TUSCALOOSA, Ala. Discovery of an antibiotic's capacity to improve cell function in laboratory tests is providing movement disorder researchers with leads to more desirable molecules with potentially similar traits, according to University of Alabama scientists co-authoring a paper publishing March 10 in the journal Disease Models & Mechanisms.
"It's our hope that this discovery serves as the impetus for a proper clinical trial to evaluate the potential of drugs like ampicillin for early-onset torsion dystonia," said Dr. Guy Caldwell, associate professor of biological sciences at The University of Alabama. Dystonia is, like Parkinson's disease, a movement disorder. Combined, this class of diseases affects millions worldwide. People with early-onset dystonia have one good copy of the gene DYT1, and one problematic copy, in their DNA. These genes contain the information to make a protein called torsinA.
"When proteins go bad, they often cause disease, but they always have a normal function in our cells," Guy Caldwell said. "We looked to find molecules not necessarily that reversed the mutated form of the protein but instead enhanced the normal activity of the protein, thereby overcoming the deficiency caused by the mutant."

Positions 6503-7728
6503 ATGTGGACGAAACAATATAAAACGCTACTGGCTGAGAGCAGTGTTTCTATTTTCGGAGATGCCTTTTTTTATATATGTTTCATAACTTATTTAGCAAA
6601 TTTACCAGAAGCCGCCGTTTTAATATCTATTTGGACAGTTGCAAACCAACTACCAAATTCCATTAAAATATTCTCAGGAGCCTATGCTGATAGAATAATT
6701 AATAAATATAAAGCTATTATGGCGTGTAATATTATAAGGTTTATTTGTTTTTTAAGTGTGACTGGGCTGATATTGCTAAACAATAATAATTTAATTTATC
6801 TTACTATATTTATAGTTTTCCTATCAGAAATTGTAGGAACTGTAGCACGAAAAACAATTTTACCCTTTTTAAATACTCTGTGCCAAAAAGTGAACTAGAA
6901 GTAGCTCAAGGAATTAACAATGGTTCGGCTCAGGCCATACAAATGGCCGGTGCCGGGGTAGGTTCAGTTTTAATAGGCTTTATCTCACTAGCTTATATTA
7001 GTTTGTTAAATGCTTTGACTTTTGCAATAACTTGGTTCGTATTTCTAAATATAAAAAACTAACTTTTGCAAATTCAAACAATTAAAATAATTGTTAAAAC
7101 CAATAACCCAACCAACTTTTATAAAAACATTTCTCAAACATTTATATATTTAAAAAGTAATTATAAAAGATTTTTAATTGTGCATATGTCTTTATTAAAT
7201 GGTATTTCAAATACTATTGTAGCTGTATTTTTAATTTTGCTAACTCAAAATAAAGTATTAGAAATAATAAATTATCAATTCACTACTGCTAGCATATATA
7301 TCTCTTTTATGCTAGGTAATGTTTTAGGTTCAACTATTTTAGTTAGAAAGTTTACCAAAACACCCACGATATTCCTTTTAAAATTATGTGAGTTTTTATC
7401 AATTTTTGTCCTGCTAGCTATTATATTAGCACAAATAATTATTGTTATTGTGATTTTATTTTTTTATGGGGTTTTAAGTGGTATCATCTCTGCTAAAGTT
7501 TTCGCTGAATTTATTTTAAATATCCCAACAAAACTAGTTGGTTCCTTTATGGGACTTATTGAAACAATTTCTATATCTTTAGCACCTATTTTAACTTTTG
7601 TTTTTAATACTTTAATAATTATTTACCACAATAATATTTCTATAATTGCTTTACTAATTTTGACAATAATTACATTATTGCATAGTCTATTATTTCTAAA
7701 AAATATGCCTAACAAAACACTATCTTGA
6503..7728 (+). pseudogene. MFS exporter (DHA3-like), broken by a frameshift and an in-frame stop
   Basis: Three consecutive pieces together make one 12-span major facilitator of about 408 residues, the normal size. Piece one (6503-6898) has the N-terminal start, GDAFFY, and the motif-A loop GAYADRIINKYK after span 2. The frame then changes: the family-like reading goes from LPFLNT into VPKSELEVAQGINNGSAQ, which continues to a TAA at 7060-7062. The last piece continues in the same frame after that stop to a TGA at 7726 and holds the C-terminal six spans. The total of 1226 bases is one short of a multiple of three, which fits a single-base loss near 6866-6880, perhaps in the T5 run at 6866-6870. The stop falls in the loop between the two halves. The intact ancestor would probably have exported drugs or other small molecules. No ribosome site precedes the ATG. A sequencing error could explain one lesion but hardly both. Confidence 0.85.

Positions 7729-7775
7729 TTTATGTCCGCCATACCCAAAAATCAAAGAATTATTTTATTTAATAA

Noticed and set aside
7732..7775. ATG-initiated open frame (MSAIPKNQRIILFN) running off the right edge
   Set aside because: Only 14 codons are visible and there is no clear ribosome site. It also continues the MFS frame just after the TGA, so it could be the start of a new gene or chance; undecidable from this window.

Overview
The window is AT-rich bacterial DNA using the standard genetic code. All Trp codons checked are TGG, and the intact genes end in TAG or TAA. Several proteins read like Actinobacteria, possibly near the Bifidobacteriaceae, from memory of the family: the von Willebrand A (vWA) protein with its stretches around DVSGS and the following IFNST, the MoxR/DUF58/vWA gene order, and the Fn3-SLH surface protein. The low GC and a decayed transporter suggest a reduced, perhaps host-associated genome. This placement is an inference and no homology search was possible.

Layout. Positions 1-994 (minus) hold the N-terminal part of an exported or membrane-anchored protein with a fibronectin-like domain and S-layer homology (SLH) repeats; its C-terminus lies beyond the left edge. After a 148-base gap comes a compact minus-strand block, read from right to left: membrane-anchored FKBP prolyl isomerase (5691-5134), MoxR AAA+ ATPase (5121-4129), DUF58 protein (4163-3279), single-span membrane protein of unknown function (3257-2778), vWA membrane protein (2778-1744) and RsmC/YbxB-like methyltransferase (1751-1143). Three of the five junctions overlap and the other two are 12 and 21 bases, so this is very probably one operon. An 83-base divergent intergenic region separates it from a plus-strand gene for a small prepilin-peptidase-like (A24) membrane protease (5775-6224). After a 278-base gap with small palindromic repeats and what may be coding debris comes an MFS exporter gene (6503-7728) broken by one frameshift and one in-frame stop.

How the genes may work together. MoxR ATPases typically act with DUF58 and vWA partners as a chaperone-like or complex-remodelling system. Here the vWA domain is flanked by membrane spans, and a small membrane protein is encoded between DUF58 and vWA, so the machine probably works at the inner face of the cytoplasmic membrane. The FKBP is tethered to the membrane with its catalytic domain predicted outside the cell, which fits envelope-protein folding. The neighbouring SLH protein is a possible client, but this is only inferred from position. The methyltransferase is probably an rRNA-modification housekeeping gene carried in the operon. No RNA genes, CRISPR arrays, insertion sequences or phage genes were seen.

The UA researchers discovered that ampicillin, a common antibiotic of the penicillin group, serves to activate torsinA, which, in its normal form, appears to protect cells from stresses, such as protein misfolding a problem known to impact various movement disorders.
Using a nematode animal model designed to evaluate torsinA activity, the UA lab rapidly screened through hundreds of compounds to identify those that were most effective at enhancing torsinA's normally protective function.
"From there, we collaborated with researchers at Harvard and UAB to validate our findings in human patient cells and mice," said Dr. Kim Caldwell, associate professor of biological sciences at UA.
"In human dystonia patient
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